National Trust houses and other properties in Cumbria will start to reopen their doors to visitors from Monday.
Staff and volunteers have been working hard behind the scenes to get properties ready to reopen safely with social distancing in place, the organisation said.
Some small properties or rooms which can’t accommodate social distancing will reopen later once COVID-19 restrictions are lifted or when repair or redisplay work is completed.
For some National Trust houses in Cumbria, Monday will be the first time they’ve welcomed visitors through the doors since the beginning of the first national lockdown in March 2020, with exhibitions and events originally scheduled for 2020 now on display for visitors to enjoy in 2021.
At Wordsworth House and Garden, in Cockermouth, an exhibition to mark the 250th anniversary of poet and conservationist William Wordsworth’s birth was open for a matter of weeks in 2020 before lockdown restrictions forced the house’s closure.
A year later than planned, visitors to Wordsworth’s birthplace have the opportunity to explore William and his sister Dorothy’s upbringing – whose 250th anniversary is also being marked this year- through items, poetry and contemporary photography in the Georgian townhouse on the banks of the river Derwent, and how they were shaped by their outdoor adventures.
Allan Bank, in Grasmere, is also playing homage to Wordsworth’s legacy, as he and two other famous Allan Bank residents – National Trust Co-founder, Canon Ranwsley and Mountaineer, Samuel Coleridge – are etched onto the walls of the unassuming home in a temporary installation by local artist Sarah Jackman.
And in a year where we’ve all come to appreciate the importance of keeping in touch when we can’t be together, a new exhibition of letters, postcards and illustrations at Beatrix Potter’s Gallery in Hawkshead reveals how Beatrix shared her humour, sadness and determination with those closest to her.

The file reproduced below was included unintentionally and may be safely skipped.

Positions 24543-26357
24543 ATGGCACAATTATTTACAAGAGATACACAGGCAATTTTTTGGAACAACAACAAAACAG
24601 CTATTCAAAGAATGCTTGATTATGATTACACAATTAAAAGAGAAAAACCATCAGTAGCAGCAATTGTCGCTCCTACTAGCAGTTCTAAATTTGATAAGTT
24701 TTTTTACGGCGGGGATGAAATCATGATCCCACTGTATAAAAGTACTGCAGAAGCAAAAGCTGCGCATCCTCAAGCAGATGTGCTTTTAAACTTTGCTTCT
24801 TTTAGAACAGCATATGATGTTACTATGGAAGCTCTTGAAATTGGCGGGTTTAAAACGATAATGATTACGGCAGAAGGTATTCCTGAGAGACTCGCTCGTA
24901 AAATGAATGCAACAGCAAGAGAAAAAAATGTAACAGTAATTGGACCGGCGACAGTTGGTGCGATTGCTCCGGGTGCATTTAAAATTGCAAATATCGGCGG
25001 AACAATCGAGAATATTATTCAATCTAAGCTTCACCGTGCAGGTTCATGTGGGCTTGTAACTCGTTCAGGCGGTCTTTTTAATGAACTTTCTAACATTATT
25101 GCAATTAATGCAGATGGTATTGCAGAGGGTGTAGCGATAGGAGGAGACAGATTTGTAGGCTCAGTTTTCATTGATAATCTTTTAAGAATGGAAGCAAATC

As well as new exhibitions to experience, visitors will be able to once again be able to explore familiar favourites such as the treasures and trinkets in Beatrix Potter’s Hill Top home, shown exactly how Beatrix instructed it to be displayed when she left it to the National Trust upon her death in 1943.
While at Townend, Troutbeck, visitors will be able to book a small, exclusive visit to the traditional Lake District stone and slate farmhouse and see the displays of intricately carved furniture and rare books.
At Sizergh, visitors can now combine a walk around the gardens, woodlands and wetlands on the 1,600 acre estate with a trip inside the medieval manor house, home to the Strickland family for more than 800 years.
Containing to the best surviving example of Elizabethan wooden panelling in the world, the house is filled with an eclectic mix of items collected by 26 generations of the family.
Hilary McGrady, director-general of the National Trust said: “This is a big moment that we have all looked forward to for months as we welcome people back safely, to spend time together at their favourite properties.
“Hundreds of our parks, gardens and countryside locations have already reopened, but we know how much our members and supporters have been looking forward to returning to see our houses and collections again.
“Our places are nothing without our visitors there to enjoy them and our staff and volunteers have been working hard behind the scenes, cleaning chandeliers, polishing floors and dusting books, to get everything ready.
“We could not reopen so many of our places or carry out essential conservation without the patience and support of our members, visitors and donors throughout this pandemic. And we are enormously grateful to our volunteers for the roles they have played, and will be playing again, as they return to our properties.
“All the support we have received has made the difference to the National Trust being able to continue its work and ensure that our places remain here for everyone to enjoy.”